Review of Original Screen-used

Scout Trooper/Biker Helmet from Return of the Jedi

We were recently given the chance to review an original Scout Trooper from Return of the Jedi thanks to Stephen Lane from The Props Store of London and on the back of that have put the following photo review together - as well a full VIDEO REVIEW of this fantastic original screen-used helmet HERE...

Released in 1983, Jedi was a fitting conclusion to the original trilogy as Luke Skywalker and the Rebel Alliance finally overcame the dark forces of Darth Vader and the evil Galactic Empire. Joining the newly reworked Stormtroopers were a another Imperial tactical unit - the lighter armoured, but more mobile Scout Troopers , nicknamed “Biker Scouts” due to their use of the agile and effective Speeder Bikes.

From a costume design perspective, the creative direction of John Mollo on A New Hope and The Empire Strikes Back was replaced with the partnership of Aggie Guerard Rodgers and Nilo Rodis-Jamero – with Nilo taking responsibility for the majority of the Imperial designs including the Scout Trooper.

If you look at the early designs for the Scout Trooper you can see that the initial inspiration came from the Death Star Gunner from A New Hope. However, Rodis-Jamero’s designs were later refined into something more similar to a 1970’s motocross helmet – which fitted in rather neatly given their role as Imperial “Bikers”.

For the movie’s production, we believe around 20-25 complete Scout Trooper Costume and Helmets were made - However what is surprising is just how few original helmets there are out there-to the extent that this is the ONLY original helmet we’ve come across outside of the Official Lucasfilm Archive in California.

Like most of the Imperial Helmets made for the original trilogy movies, the Scout Troopers were vac-formed and in this case from 5 separate sections of Haircell ABS plastic; specifically the left and right halves of the back and cap, the left and right halves of the visor, and the front facemask section.

After Vac-forming and trimming, the left and right sides of the back, cap and visor sections were then glued together - and the gap between them filled and sanded. The facemask was then attached and the entire helmet spray-painted white. Finally the grey acrylic lens was added along with the nose detailing and helmet decals. So all in all a considerably more complex task than your humble Stormtrooper!

So looking at this extremely-rare helmet nearly 30 years on from when it was made it’s clearly been well looked after and is in fabulous condition. It still has some of the bumps, scrapes and weathering present following its endeavours on the battlefields of Endor – including a cracked lens – but given we believe this damage occurred on the movie-set, it doesn’t detract at all from its appeal.

So apart from the main vac-formed sections, the snout detailing is actually made from kit-bashed parts from a Tamiya Yamaha motorcycle kit – along with a resin cast of a household faucet Aerator.

Looking at the side of the helmet, the ear vents are simply just a crescent shape cut out of the helmet side - with some black material glued to the inside wall of the helmet to provide the appearance of depth.

Now turning our attention to the rear of the helmet, the trapezoid decals are extremely thin and fragile (suggesting they could well water-slide transfers)  – to the extent that they’ve worn away in a few places.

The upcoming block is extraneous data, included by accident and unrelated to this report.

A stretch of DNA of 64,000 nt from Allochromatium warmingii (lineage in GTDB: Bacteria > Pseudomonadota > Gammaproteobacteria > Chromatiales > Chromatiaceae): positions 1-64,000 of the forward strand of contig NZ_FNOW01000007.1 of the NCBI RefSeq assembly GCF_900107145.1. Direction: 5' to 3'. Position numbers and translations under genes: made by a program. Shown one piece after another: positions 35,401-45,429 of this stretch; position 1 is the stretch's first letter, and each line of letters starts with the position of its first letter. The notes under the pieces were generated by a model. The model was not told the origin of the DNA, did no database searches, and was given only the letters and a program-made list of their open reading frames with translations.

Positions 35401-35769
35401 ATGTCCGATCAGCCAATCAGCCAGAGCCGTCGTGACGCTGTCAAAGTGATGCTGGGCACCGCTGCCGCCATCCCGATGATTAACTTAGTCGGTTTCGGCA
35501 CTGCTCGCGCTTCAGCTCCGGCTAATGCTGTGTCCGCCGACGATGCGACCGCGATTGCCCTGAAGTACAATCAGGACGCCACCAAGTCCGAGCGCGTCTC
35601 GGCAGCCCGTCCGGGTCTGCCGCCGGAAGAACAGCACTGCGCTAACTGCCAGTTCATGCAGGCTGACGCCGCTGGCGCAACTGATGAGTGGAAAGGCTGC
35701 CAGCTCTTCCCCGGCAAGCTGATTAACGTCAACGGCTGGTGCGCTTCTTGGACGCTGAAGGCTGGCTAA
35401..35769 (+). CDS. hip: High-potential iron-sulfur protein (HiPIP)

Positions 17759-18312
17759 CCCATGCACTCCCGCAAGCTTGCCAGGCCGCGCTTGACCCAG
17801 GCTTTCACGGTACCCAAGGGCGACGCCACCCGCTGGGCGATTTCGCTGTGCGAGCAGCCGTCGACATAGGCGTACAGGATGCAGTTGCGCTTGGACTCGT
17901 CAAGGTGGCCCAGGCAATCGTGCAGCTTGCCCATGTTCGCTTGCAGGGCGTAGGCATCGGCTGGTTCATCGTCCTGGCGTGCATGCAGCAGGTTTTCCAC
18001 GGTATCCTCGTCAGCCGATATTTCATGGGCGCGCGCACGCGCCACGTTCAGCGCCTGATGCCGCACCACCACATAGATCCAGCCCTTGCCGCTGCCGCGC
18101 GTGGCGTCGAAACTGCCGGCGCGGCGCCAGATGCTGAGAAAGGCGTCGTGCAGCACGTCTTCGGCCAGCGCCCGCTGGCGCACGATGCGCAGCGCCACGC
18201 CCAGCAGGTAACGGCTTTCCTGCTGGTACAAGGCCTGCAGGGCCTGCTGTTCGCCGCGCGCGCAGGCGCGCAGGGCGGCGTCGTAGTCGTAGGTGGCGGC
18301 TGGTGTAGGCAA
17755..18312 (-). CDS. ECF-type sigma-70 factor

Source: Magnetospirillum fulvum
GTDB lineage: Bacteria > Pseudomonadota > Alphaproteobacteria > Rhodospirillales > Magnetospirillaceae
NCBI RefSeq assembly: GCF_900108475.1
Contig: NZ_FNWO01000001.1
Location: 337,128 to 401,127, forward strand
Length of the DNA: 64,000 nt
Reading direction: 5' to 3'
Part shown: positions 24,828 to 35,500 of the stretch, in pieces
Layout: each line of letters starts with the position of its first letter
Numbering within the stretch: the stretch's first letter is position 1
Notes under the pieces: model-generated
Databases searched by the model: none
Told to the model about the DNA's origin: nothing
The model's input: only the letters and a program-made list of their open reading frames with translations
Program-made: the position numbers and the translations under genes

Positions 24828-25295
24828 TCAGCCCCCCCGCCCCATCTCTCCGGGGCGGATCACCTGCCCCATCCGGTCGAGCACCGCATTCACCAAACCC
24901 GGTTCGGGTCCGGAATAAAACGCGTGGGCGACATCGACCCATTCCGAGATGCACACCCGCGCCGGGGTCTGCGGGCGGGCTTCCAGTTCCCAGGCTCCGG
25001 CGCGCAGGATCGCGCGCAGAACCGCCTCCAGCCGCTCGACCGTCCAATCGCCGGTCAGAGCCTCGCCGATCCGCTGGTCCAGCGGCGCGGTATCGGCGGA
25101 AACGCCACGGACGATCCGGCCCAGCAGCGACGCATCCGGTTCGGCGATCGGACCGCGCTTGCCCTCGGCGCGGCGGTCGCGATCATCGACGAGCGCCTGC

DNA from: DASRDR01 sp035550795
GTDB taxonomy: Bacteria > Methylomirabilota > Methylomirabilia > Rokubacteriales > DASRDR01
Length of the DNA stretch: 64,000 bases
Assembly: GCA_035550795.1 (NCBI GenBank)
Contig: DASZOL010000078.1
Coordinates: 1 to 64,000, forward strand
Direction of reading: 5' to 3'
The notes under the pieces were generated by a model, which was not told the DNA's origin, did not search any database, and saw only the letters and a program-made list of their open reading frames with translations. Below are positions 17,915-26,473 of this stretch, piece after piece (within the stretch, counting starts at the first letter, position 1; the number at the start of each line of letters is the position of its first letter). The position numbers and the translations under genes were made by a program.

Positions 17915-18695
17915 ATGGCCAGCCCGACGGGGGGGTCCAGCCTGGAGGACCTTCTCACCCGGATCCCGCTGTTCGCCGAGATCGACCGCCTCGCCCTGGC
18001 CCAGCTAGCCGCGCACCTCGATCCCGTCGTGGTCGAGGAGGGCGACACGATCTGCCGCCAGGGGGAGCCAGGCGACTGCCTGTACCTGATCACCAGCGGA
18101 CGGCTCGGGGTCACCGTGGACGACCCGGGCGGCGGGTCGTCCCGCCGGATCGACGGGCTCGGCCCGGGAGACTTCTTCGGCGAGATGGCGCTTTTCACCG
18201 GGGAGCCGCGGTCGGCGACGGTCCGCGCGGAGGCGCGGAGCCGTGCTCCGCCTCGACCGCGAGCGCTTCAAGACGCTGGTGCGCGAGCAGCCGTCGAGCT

They really are so delicate that they shouldn’t be touched at all for fear of causing further damage. However the vertical black stripes look screen-printed - much like the tube stripes on a Stormtrooper helmet - so are much more robust.

The helmets new owner, Stephen Lane from The Prop Store of London explained that it was something he'd been chasing for some time since he became aware of it as part of the World renowned "Steve Sansweet collection".

Following an invitation to visit, Stephen and Brandon Alinger (from The Prop Store’s Los Angeles office) visited Sansweet’s Rancho Obi-Wan Collection in California and immediately made it his top acquisition target.

As a substantial amount of costumes were required for RotJ, production was split between the UK and US. The British crew fabricated the new Stormtrooper helmets and armor (from an ANH set) , while new costumes like the Biker Scout and B wing were all created by ILM in California. The US costumes were then all sent over the the UK for principal Photography – and then back to the US for the Location work.

One of the unusual things about the Scout Trooper helmet is the fact that it has a functioning hinge mechanism built into faceplate, which allows the front to tilt up to  quite a considerable angle. Though this was not used in the movies (since presumably Lucas didn't want the actors faces to be seen) - it is nonetheless a really nice touch and quite a unique feature of this imperial helmet. Inside the helmet is secured to the actors head via a 3M Speedglas headband (a commonplace industrial hard-hat fitting) with external grey bolts.

So in summary we have another wonderful original screen-used helmet - and this one all the more special given so few (if any) exist apart from this outside of the Lucasfilm archive in California (where we bet there are boxes of them!).

So thanks to Stephen for allowing us this great access and also to Neil and guys at BikerScout.net for their help with the research. We’ll have more reviews coming soon so just keep checking back at StarWarsHelmets.com, - the archive of helmets and costumes from the Star Wars Galaxy……..


More Original Screen-Used Scout Trooper Helmets here


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